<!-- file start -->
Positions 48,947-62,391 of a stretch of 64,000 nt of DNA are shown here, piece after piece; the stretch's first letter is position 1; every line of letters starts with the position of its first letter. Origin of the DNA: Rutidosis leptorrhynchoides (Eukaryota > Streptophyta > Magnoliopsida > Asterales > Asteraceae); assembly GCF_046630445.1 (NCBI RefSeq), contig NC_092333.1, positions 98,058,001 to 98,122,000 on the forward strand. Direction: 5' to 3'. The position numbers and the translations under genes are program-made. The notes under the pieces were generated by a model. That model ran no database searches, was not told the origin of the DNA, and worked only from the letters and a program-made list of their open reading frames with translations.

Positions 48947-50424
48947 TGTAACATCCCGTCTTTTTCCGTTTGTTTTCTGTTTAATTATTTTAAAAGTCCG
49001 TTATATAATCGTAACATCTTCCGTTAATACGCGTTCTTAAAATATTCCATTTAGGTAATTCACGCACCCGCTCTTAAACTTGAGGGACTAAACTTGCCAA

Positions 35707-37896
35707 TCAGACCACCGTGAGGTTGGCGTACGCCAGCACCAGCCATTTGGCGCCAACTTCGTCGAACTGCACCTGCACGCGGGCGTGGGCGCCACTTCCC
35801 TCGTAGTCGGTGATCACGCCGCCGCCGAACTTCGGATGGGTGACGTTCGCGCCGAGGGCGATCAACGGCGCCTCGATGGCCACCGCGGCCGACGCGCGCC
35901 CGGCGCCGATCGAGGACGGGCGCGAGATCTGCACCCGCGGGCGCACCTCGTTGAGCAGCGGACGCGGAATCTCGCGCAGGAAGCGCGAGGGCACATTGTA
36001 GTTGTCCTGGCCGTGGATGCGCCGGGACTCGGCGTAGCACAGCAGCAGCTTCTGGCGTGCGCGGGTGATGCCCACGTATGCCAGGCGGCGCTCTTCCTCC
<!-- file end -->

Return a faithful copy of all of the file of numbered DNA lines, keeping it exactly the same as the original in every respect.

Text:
Positions 48,947-62,391 of a stretch of 64,000 nt of DNA are shown here, piece after piece; the stretch's first letter is position 1; every line of letters starts with the position of its first letter. Origin of the DNA: Rutidosis leptorrhynchoides (Eukaryota > Streptophyta > Magnoliopsida > Asterales > Asteraceae); assembly GCF_046630445.1 (NCBI RefSeq), contig NC_092333.1, positions 98,058,001 to 98,122,000 on the forward strand. Direction: 5' to 3'. The position numbers and the translations under genes are program-made. The notes under the pieces were generated by a model. That model ran no database searches, was not told the origin of the DNA, and worked only from the letters and a program-made list of their open reading frames with translations.

Positions 48947-50424
48947 TGTAACATCCCGTCTTTTTCCGTTTGTTTTCTGTTTAATTATTTTAAAAGTCCG
49001 TTATATAATCGTAACATCTTCCGTTAATACGCGTTCTTAAAATATTCCATTTAGGTAATTCACGCACCCGCTCTTAAACTTGAGGGACTAAACTTGCCAA

Positions 35707-37896
35707 TCAGACCACCGTGAGGTTGGCGTACGCCAGCACCAGCCATTTGGCGCCAACTTCGTCGAACTGCACCTGCACGCGGGCGTGGGCGCCACTTCCC
35801 TCGTAGTCGGTGATCACGCCGCCGCCGAACTTCGGATGGGTGACGTTCGCGCCGAGGGCGATCAACGGCGCCTCGATGGCCACCGCGGCCGACGCGCGCC
35901 CGGCGCCGATCGAGGACGGGCGCGAGATCTGCACCCGCGGGCGCACCTCGTTGAGCAGCGGACGCGGAATCTCGCGCAGGAAGCGCGAGGGCACATTGTA
36001 GTTGTCCTGGCCGTGGATGCGCCGGGACTCGGCGTAGCACAGCAGCAGCTTCTGGCGTGCGCGGGTGATGCCCACGTATGCCAGGCGGCGCTCTTCCTCC